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Brute Force Hacking a router.


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#1 N_0_1

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Posted 30 December 2008 - 09:03 PM

If it is even possible, if it is how would i go about it?

#2 Seal

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Posted 30 December 2008 - 09:15 PM

It can be done, but it will be very slow.

For each attempt, you'll have to send a POST request, wait for the reply, parse the reply, and try again. So if it's not on the top list of default/guessable passwords, you're going to have to be one patient man. Even a modest five password attempts a second isn't going to get you anywhere fast. At that rate, it will take you up to seven years of continuous attempts to crack a very simple five character password. That's assuming no dictionaries are used. If you're inside the network though, it's just easier to press that RESET button on the device itself.

Edited by Seal, 30 December 2008 - 09:21 PM.


#3 chown

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Posted 30 December 2008 - 09:21 PM

And it's called brute force cracking. There's no such thing as brute force hacking.

#4 phr34kc0der

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Posted 30 December 2008 - 09:42 PM

And only if the router was open to the outside (most arnt).
If it is it might be better to see if it's running telnet or ssh and brute force that or, even better, try and find an exploit.

#5 tekio

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Posted 30 December 2008 - 10:23 PM

To secure routers and other networking devices I usually change the default user as well as the password.

From my experience it is much quicker to attack an SNMP service (assuming the community string correlates to the admin passwd or allows one to d/l the config file with a write community string) vs HTTP form or direct HTTP authentication. UDP allows the attacker to send community strings much faster than HTTP auth which uses TCP. The bottleneck in this type of attack is the network and not the CPU of the attacking system. Though I've not tried it yet a dictionary or brute force attack on a Gigabit network could be quite fast.

Dictionary attacks are far more successful when attempting 100 passwords for a thousand users than attempting a million guesses for one user.

EDIT: ssh attacks would probably be slow because the device has to perform a lot CPU intensive functions for authentication.

Edited by tekio, 30 December 2008 - 10:35 PM.


#6 duper

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Posted 01 January 2009 - 10:05 PM

From my experience it is much quicker to attack an SNMP service (assuming the community string correlates to the admin passwd or allows one to d/l the config file with a write community string) vs HTTP form or direct HTTP authentication. UDP allows the attacker to send community strings much faster than HTTP auth which uses TCP. The bottleneck in this type of attack is the network and not the CPU of the attacking system. Though I've not tried it yet a dictionary or brute force attack on a Gigabit network could be quite fast.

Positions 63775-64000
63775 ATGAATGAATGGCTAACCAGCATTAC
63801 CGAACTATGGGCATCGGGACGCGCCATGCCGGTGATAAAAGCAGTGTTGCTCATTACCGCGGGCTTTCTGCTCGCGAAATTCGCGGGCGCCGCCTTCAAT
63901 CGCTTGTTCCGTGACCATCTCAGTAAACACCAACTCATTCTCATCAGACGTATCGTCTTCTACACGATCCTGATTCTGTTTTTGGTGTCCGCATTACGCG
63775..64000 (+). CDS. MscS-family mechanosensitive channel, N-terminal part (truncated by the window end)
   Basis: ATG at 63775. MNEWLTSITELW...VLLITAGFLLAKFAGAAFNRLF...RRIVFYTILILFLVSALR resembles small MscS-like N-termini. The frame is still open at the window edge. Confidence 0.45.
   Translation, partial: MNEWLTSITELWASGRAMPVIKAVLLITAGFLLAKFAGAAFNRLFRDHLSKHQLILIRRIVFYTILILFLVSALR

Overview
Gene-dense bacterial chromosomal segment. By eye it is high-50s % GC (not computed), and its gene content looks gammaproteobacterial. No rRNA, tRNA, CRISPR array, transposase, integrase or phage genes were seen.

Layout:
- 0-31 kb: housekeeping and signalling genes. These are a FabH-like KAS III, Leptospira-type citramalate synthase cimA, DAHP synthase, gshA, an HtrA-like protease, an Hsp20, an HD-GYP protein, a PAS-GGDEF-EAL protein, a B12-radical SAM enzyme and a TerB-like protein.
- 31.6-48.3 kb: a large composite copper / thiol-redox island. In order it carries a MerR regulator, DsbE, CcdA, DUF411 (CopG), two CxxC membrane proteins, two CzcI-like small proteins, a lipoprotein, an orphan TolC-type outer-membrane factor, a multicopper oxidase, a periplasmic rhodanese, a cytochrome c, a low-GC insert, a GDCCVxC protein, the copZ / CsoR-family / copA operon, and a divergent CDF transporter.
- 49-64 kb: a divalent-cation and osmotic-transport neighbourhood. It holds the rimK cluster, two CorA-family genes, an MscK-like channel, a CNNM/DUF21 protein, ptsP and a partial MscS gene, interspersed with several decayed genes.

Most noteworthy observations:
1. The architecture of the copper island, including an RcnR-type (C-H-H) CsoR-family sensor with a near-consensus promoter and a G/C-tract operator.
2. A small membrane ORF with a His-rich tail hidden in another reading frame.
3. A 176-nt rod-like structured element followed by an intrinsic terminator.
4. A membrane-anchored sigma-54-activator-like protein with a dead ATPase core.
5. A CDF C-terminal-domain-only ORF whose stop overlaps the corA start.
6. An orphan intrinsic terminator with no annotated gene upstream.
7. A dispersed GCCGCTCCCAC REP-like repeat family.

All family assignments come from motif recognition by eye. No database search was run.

EDIT: ssh attacks would probably be slow because the device has to perform a lot CPU intensive functions for authentication.


If you're really going to go that route make sure you're using a high level of concurrency. Also, when making authentication requests via UDP, one would have to verify that an invalid login response was received from the server and retransmit lost passwords since the UDP protocol is unreliable.

In regard to making authentication attempts over an encrypted protocol during a brute force search, it would be more efficient to use earlier less complex versions of the protocol and negotiate weak ciphers/modes (i.e. SSLv3+RSA+CBC is going to be slower than SSLv2+RC2+ECB)

#7 tekio

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Posted 02 January 2009 - 02:39 AM

From my experience it is much quicker to attack an SNMP service (assuming the community string correlates to the admin passwd or allows one to d/l the config file with a write community string) vs HTTP form or direct HTTP authentication. UDP allows the attacker to send community strings much faster than HTTP auth which uses TCP. The bottleneck in this type of attack is the network and not the CPU of the attacking system. Though I've not tried it yet a dictionary or brute force attack on a Gigabit network could be quite fast.

EDIT: ssh attacks would probably be slow because the device has to perform a lot CPU intensive functions for authentication.


If you're really going to go that route make sure you're using a high level of concurrency. Also, when making authentication requests via UDP, one would have to verify that an invalid login response was received from the server and retransmit lost passwords since the UDP protocol is unreliable.


I've always sent two SNMP requests, adjusted the timeout according to network latency, and checked for the retrieval of a common snmp request like 1.3.6.1.2.1.1.1. Of course my tools were rather crude, but got the job done. A good dictionary attack I've found, is much better than trying to bruteforce something over a network, especially a host several hops away..




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